|Abstract or Summary
- This thesis outlines dominant ideologies and practices that affect women's
authority in the urban social milieu of north India. Theories that consider the causes
of social stratification by gender as well as social movement patterns are useful for
understanding the durability of gender roles. The utility of these theories for
understanding the patterns of social organization in India is discussed. Additionally, I
report on interviews I conducted with police, non-governmental organization founders
and individuals who are involved in and affected by women's issues, in order to
outline potential variations in existing practices.
In urban India, traditional and contemporary social practices meld into a
proscribed, often volatile cultural setting in which women's roles are stringently
defined. In the city of New Delhi, reports of "bride burnings" or murders attributed to
family conflicts over dowry have surfaced during the last decades of the 2O century,
and resulting protest movements have sparked governmental and grass-roots level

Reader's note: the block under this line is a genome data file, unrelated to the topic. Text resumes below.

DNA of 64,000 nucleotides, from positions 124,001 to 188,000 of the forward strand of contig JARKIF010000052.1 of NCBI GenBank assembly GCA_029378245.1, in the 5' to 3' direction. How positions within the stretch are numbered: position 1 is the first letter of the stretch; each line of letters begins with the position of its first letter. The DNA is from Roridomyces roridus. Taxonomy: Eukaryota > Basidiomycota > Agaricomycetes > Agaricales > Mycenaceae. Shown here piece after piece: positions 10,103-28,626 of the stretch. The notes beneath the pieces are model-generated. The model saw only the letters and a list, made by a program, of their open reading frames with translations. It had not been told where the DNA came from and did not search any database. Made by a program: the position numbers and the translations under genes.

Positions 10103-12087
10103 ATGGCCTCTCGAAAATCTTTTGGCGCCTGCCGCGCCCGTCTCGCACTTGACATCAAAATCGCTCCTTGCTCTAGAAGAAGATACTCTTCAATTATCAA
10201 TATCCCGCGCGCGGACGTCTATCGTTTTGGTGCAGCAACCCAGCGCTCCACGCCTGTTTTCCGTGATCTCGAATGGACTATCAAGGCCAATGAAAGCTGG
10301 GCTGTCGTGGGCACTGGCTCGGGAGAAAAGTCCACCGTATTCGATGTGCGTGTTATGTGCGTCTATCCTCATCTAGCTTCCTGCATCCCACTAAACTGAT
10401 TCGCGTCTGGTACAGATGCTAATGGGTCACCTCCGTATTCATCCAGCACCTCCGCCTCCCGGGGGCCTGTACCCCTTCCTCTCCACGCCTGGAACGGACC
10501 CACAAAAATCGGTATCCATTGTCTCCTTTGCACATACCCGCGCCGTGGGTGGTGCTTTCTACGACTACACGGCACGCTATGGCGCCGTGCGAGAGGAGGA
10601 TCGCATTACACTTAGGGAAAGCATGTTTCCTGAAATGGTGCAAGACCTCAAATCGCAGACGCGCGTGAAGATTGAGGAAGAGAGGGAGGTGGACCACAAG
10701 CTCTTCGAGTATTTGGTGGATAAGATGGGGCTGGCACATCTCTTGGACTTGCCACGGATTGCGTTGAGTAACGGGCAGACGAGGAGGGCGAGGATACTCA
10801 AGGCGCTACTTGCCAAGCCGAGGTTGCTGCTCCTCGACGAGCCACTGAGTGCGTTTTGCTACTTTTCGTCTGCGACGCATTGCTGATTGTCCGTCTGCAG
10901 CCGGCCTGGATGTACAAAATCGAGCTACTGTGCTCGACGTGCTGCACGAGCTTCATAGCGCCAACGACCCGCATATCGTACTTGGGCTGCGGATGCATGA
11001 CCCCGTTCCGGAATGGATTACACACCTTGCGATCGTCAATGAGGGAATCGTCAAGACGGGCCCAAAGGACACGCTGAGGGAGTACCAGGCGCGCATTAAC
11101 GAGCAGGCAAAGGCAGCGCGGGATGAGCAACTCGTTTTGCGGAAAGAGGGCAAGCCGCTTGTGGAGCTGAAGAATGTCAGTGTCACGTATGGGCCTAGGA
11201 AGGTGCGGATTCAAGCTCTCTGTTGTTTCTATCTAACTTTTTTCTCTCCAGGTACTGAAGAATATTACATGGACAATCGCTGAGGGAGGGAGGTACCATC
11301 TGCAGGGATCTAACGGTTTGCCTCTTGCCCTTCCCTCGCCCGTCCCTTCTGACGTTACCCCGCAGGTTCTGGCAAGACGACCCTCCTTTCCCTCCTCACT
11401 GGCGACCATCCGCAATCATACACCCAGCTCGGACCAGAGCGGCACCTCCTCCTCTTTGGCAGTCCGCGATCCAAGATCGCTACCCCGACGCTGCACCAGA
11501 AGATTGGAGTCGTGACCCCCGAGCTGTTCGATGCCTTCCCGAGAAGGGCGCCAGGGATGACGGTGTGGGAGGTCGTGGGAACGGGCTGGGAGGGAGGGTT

reforms. Extreme cases of violence against women are indicative of troublesome
cultural ideologies, including the social and economic devaluation of women.
Urbanization has intensified financial negotiations in marriage alliances, and a
woman's social worth is increasingly measured according to her market value.
A Women's Movement comprised of various interest groups has contributed to
the dialog on the social climate of north India, and feminist advocates have sought to
redefine women's roles. Within the hierarchical structure of the Hindu culture,
concepts of kinship and community take precedence over personal agendas, and social
action is thus driven by family values as well as movement ideologies. State policies
designed to address social ills such as domestic violence are ineffectual because they
do not address the extant causes of abuse or constraints against women. Independent
organizations and activist groups have recognized the need to work within traditional
norms in order to advance women's movement objectives, despite the restrictions
inherent within patriarchy. These tactics risk accomplishing little social change, and
may at times perpetuate practices that limit women's activity.